One of the nations’ foremost legal research groups, the National Legal Research Group, Inc. regularly publishes timely pieces on cases at law that impact surety bond professionals that underwrite fiduciary bonds for probate proceedings. Senior Attorney, Jim Will has written a most excellent review of the Arethra Franklin probate matter which is illustrative of a conflict in naming a personal representative under a personal representatives and multiple wills scenario (“Multiple Wills-Reconciliation-Choice of Personal Representative“, The Lawletter vol. 46, no.1, Jim Witt).

Writes Witt, “When Aretha Franklin, the Queen of Soul, died as a result of pancreatic cancer at age seventy-six, no will was filed. Her family believed that she had died intestate. If that had been the case, her net estate would have simply been divided under Michigan law into four equal shares, one for each of her sons, Clarence, Edward, Ted, and Kecalf. In May 2019, however, the family discovered three wills written by Franklin, two from 2010 were found in a locked cabinet, and one from 2014 was found in a spiral notebook left under a couch cushion. The wills seemed fairly evenhanded as among the four sons, but there were questions raised as to the documents’ validity by a number of contradictory provisions and the problem with deciphering some of the writing, not to mention numerous underlinings, strikeouts, and marginal notes; much of the writing seemed to be in a stream of consciousness mode. The wills were detailed as to intended bequests and allowances. A major problem arose as to the appointment of a personal representative for the estate. At first, the four sons agreed that their cousin, Franklin’s niece and confidante, Sabrina Owens, would serve as executor. But then, in May 2019, Owens’s and Franklin’s longtime attorney, David Bennett, announced that one of the 2010 wills and the 2014 will expressed Franklin’s wishes as to whom she wanted to manage her estate; one of the 2010 wills nominated Owens and Franklin’s son, Ted. In Spring 2020, following a hearing, Owens resigned, and an attorney, Reginald Burns, who was slated to become president of the American Bar Association, became temporary personal representative.”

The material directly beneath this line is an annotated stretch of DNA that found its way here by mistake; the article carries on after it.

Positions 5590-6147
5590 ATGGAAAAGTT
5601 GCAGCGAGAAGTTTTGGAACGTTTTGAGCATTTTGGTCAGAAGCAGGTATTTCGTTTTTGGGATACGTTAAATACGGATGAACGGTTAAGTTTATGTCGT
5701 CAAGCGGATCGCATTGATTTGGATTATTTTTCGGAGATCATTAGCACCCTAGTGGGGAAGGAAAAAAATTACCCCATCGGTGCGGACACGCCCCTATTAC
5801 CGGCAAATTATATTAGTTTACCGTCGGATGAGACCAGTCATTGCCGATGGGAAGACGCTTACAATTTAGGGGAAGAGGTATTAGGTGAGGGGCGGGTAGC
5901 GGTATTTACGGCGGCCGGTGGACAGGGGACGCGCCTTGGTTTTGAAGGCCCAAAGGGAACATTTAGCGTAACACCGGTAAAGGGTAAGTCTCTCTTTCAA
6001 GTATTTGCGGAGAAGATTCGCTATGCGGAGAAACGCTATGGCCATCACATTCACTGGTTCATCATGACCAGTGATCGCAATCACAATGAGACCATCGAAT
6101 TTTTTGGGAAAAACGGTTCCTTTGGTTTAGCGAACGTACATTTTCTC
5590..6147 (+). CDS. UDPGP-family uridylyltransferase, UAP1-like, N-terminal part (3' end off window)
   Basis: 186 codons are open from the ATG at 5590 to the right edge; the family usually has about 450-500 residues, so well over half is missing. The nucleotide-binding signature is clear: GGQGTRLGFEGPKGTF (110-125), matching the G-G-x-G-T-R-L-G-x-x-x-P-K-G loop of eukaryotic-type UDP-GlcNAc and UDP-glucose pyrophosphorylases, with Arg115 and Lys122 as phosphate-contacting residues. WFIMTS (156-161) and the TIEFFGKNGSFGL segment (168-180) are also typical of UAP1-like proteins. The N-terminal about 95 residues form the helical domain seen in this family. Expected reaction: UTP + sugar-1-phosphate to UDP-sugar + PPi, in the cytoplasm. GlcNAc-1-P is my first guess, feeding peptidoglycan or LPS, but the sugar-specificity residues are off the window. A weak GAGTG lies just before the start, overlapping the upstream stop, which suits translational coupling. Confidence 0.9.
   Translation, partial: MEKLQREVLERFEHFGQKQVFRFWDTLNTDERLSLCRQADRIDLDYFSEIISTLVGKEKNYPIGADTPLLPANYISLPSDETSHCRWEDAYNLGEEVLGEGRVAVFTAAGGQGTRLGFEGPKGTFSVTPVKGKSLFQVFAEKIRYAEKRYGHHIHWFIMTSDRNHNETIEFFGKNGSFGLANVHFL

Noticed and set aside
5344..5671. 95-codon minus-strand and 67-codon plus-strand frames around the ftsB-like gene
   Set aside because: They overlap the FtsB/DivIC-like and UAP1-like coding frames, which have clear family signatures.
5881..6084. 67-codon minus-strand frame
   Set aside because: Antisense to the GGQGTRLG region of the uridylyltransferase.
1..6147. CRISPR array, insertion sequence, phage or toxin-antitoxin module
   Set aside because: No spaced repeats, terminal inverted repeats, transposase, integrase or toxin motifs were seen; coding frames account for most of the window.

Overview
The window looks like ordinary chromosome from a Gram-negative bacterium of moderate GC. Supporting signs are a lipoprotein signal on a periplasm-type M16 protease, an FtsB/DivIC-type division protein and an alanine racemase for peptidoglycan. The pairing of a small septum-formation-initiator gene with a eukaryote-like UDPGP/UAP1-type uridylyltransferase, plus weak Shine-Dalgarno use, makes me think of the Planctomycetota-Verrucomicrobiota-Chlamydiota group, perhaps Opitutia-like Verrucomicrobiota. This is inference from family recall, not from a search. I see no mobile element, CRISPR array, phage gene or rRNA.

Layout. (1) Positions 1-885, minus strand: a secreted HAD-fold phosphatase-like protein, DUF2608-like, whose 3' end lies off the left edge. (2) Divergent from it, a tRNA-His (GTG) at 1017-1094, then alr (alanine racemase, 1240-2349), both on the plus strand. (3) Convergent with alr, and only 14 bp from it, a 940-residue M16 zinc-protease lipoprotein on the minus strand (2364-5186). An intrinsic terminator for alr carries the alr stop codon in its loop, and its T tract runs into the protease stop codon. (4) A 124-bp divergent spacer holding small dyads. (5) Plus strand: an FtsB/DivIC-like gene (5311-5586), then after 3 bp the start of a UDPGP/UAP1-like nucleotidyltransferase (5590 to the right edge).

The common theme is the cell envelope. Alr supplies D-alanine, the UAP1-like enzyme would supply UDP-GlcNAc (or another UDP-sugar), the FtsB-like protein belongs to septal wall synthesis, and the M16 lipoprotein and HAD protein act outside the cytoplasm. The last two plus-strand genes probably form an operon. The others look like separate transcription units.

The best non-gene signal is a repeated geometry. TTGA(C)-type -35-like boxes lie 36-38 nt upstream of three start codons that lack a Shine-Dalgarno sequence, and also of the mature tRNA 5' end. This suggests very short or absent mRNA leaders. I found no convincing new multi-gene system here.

In the surety business, underwriting a personal representative bond becomes more complicated where there are questions about a prevailing will. A big “red flag” for underwriters is the need for a  replacement fiduciary, as in the instant case. The fiduciary bond underwriter must clearly understand the nature of the obligation for which the surety will assume liability. Cases such as this are clear ONLY if there is not conflict or disagreement between the heirs as to who will ultimately manage the estate. The acceptance of attorney Burns’ to act as the fiduciary further reduces surety’s risk.

Underwriting of personal representative bonds requires review by a surety specialist with knowledge about probate law in the jurisdiction where the bond will be filed and experience with fiduciary obligations generally. Surety bond leader, Surety One, Inc., specializes in fiduciary bonds. We offer probate bonds in all fifty states, Puerto Rico, Canada and U.S. Virgin Islands. Application submissions are reviewed and quoted on the same day as they are received. We are the MOST RESPONSIVE surety bond underwriter in the business. Call (800) 373-2804 or email us at for a bond of a personal representative or any fiduciary bond need.